The Little Black Dress

The Little Black Dress, by Amy Holman Edelman quite beautifully tells the story of the little black dress over the last 90 years, since it was first introduced by Coco Chanel in 1926. 

Full of gorgeous images, fashion history and thoughtful theory, this book is a delight to read for Every woman (and any man).  Perhaps the greatest visual impact of the LDB, even fifty years after it's filmic entrance, is Holly Golightly's Givenchy dress, as worn so fabulously by Audrey Hepburn in Breakfast at Tiffany's.  Truman Capote describes the look (which, along with Hepburn's frame, presumably inspired Givenchy) at the end of Chapter Two:

Now, after a little hiatus, I rediscovered the power of black in my wardrobe last summer, on my post Back to really does make travel (and the ensuing laundry) a lot easier when you're wearing the same colour palette, and black is amazing for highlighting a gorgeous bag, perhaps this little DKNY beauty I treated myself to last year:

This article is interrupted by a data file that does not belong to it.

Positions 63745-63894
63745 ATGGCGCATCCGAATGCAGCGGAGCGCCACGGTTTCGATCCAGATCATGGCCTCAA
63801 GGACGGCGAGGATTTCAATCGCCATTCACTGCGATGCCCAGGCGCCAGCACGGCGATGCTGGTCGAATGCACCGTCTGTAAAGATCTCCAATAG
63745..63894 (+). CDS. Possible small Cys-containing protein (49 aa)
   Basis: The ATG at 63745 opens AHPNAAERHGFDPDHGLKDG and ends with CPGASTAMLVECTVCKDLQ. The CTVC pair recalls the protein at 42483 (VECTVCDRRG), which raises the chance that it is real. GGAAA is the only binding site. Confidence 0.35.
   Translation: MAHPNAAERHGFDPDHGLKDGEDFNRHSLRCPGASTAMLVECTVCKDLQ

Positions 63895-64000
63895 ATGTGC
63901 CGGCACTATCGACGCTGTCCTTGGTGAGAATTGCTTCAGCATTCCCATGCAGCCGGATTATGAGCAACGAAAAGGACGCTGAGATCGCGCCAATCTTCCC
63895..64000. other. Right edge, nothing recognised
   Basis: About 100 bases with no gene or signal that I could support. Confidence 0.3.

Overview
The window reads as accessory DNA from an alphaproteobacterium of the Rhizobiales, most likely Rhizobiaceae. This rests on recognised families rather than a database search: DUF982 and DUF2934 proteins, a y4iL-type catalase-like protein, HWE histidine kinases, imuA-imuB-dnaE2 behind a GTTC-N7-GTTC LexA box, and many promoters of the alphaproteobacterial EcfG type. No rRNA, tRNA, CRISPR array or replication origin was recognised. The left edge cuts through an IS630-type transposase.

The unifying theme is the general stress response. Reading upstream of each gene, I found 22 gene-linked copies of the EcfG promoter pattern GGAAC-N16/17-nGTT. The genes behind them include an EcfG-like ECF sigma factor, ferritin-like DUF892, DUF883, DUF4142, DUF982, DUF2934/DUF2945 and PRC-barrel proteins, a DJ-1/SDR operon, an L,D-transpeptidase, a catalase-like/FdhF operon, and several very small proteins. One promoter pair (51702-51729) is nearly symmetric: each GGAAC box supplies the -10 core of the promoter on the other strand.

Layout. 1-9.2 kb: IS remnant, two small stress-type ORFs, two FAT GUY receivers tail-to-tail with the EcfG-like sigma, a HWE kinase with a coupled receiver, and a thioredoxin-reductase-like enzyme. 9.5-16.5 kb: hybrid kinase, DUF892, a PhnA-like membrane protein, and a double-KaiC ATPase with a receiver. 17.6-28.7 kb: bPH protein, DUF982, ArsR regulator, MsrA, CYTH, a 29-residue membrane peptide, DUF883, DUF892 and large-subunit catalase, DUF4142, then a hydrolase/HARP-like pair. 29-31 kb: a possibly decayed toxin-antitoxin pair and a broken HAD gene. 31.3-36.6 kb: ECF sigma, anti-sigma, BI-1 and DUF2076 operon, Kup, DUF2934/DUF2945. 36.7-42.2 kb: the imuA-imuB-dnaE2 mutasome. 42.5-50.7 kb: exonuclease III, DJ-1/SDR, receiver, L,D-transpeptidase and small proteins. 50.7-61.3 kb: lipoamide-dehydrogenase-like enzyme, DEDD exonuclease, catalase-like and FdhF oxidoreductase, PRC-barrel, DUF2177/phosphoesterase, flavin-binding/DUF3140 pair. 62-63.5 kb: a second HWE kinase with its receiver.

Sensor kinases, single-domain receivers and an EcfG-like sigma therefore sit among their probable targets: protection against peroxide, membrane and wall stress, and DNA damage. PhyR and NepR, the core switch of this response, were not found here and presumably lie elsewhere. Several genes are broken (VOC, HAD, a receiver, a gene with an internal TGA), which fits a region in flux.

I prefer my black dresses (or outfits; I can occasionally be found in 3/4 length black trousers and a black tunic) to be of the skater/relaxed style, skimming my hips, and generally spinning my inner twirl into oblivion.  For party nights I do have a Great Gatsby-inspired tiered jersey black dress that looks fabulous with pearls, too, and an obligatory sparkly clutch bag.  

See, Amy's book has been delightfully inspirational for this blog post. And in a few weeks I hope to be inspired again, when I attend the Marie Claire @Worklive Event.  I'm planning on wearing my black maxi, and sunnies, obviously (weather, be ware!)

How many little black dresses do you live by? 

Disclaimer: This review is entirely my own, non-paid, voluntary contribution to an amazing book.  If you click on the in-text title or photo link and buy the book from Amazon, then as an Amazon Associate I will receive a few pennies in return, but that's entirely your choice.